A Blundering Satire Of Malaysia
By Casey Lee
When Banglasia was released in 2014, times were different in Malaysia. The 13th General Election had just ended in favour of the ruling party, hate against foreign phantom voters was high, Sabah was invaded, and the early cracks of 1MDB were starting to reveal the deep-seated corruption within the government. Despite Banglasia's good intentions of trying to humanize the foreign workers as victims of a corrupted system rather than a concerted effort to destabilise the country, it was not looked upon too kindly by the Film Censorship Board. Slapped with a ridiculous amount of changes that was effectively a soft ban on the movie to be shown in Malaysian cinemas, it would take a miracle (or a change of government) for Malaysians to watch Banglasia.
While Banglasia had to find notoriety elsewhere, including the New York Asian Film Festival, a miracle did happen at the 14th General Election and Namewee resubmitted his film for the approval of the new government. Despite suffering fewer cuts from a seemingly more liberal Censorship Board, Banglasia 2.0 was now ready to be seen by its intended audience with its intended message.
The movie centres on Harris (or Dirty Harris after the Clint Eastwood movies), a poor police sharpshooter from Bangladesh who decides to work in Malaysia so that he can marry the woman of his life. When news that the aforementioned woman was to be married to someone else, Harris desperately seeks to return home. This brings him on a collision course with Malaysian supremacist Han Guo Ren (a pun for Korean in Mandarin), the daughter of Harris' employer, and an army intending to invade Malaysia on Chinese New Year.
Namewee once again takes it upon himself to be the hateful and dismissive supremacist, this time representing the average Malaysians, who has to find a way to evacuate his demented mother, trapped in a village that has seen the destruction by the invading army. His journey with Harris, who has smitten Atikah Suhamie's hemophobic nurse and gangster's daughter, is ripe for a simple redemption arc, as both Malaysian and foreigner learn to appreciate each other and form a bond.
Unfortunately, we know Harris as much as the average Malaysian who do not interact with Bangladeshis. Through uncontrolled flashbacks of Harris, we are supposed to see a different side of these foreigners; their hardships in their home country, the difficult choices they have to make, the opportunity presented to them by coming here, and even more hardships as they survive in Malaysia while being mistreated by their employers and those around them. Instead, Banglasia doesn't miss a beat to slot in a gag, soliciting for cheap laughs. Even the dialogues are riddled with puns, and those that aren’t are cues for Saiful Apek to reenact old commercials or sing a Malay pop song that goes from tiresome to embarrassing. Banglasia is filled with cliches, stereotypes and old fashioned references.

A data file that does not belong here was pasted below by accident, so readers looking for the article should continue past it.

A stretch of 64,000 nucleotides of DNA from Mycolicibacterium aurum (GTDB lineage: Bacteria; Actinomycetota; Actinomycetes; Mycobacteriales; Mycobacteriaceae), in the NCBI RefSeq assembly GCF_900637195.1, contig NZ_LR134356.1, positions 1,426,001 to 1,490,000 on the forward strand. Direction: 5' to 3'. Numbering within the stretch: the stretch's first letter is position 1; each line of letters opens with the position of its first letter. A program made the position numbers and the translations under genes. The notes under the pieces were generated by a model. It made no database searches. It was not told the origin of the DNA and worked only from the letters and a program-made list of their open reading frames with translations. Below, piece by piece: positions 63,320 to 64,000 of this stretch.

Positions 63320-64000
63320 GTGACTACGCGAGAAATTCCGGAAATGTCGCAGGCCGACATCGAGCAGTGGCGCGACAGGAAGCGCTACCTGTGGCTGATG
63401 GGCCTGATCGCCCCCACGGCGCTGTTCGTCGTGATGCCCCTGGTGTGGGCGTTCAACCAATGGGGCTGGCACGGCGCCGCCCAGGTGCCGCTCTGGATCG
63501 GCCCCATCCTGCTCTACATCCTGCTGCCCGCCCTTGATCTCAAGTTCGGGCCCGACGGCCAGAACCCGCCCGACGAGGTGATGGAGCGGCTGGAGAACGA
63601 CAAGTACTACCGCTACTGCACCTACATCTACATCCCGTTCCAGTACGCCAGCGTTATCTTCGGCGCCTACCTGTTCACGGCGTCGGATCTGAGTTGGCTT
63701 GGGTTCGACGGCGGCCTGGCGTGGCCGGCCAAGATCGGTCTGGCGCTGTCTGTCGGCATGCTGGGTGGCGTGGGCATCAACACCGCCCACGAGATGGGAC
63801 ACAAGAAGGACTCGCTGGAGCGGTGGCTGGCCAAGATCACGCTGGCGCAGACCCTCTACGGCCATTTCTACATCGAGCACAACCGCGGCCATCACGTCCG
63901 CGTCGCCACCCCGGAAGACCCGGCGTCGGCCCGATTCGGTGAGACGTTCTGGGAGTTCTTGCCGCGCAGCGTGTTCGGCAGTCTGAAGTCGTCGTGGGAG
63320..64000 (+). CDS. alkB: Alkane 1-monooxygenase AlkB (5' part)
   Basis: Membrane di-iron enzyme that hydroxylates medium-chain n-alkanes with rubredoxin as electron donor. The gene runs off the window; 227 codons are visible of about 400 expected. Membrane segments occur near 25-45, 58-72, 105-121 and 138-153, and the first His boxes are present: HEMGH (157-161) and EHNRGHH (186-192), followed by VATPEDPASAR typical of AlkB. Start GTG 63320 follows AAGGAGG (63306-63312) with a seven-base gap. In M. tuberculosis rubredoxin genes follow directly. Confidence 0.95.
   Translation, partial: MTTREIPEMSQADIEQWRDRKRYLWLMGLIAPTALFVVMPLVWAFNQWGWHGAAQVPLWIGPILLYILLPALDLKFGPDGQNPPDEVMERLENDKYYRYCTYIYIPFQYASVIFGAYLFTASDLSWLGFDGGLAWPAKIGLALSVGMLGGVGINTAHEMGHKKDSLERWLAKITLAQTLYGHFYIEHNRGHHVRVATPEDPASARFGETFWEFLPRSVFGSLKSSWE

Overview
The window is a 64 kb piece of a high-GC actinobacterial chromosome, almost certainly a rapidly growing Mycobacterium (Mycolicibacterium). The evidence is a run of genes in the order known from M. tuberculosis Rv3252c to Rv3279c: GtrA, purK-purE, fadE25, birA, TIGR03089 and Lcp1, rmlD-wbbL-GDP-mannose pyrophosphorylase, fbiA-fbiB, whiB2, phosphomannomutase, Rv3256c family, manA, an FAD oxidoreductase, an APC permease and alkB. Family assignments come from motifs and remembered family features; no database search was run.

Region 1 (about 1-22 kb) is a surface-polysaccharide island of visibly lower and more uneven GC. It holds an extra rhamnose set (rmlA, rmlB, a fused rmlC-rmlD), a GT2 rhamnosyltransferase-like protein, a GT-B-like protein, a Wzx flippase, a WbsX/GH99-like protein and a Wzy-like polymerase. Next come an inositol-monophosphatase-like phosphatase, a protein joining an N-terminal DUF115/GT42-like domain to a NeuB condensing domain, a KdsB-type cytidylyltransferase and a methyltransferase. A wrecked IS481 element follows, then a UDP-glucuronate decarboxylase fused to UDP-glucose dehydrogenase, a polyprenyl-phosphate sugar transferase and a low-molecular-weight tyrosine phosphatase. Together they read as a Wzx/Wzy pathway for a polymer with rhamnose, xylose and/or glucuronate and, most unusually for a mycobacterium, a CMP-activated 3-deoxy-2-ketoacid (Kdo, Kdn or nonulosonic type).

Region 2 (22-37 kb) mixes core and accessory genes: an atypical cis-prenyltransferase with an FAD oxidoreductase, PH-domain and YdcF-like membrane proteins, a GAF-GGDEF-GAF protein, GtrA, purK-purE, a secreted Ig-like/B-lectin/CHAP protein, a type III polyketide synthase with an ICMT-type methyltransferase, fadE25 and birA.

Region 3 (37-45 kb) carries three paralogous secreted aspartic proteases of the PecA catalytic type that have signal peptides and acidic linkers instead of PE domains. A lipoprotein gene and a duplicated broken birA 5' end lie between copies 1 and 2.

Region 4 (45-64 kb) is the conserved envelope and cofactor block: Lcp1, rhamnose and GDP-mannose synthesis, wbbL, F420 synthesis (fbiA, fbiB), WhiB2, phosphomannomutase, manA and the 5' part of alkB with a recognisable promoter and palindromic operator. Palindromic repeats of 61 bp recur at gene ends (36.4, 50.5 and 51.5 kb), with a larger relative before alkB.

Its political jabs suffer. Time has been unkind to the movie's relevance, especially one that was made to critique and reference a specific time. Short-term memories of Malaysians may not be able to recall how funny it was to joke about the plump hair and the magical blackouts. It also doesn't help that interests in similar issues have also shifted in the intervening time; the person with the plump hair is now awaiting trial, xenophobia has turned to sympathy for Muslim refugees that have come to our doorstep, and the national tragedy is a missing plane rather than a failed invasion.
It is the reliance on being relevant that adds to the muddled message of the movie. The characters are more of stand-ins for cheap comedy than being onscreen personas that have motivation and purpose to build a plot that carries the message. Rather than sending the message through subtle character development, narrative points, and maybe even a few cheeky dialogues, Banglasia 2.0 is a radioactive spew of visual gags and cringe-worthy puns that not only is less effective in sending the message it wants, but trivializes the issues it seems to be representing altogether. This is Namewee being mostly self-indulgent and feeling that he has to turn up the shock value and use the most direct techniques to get his point across to his dumbest audience, rather than practising symbolism, smart lines and a thought-out script that could have been his crowning glory as a satirist.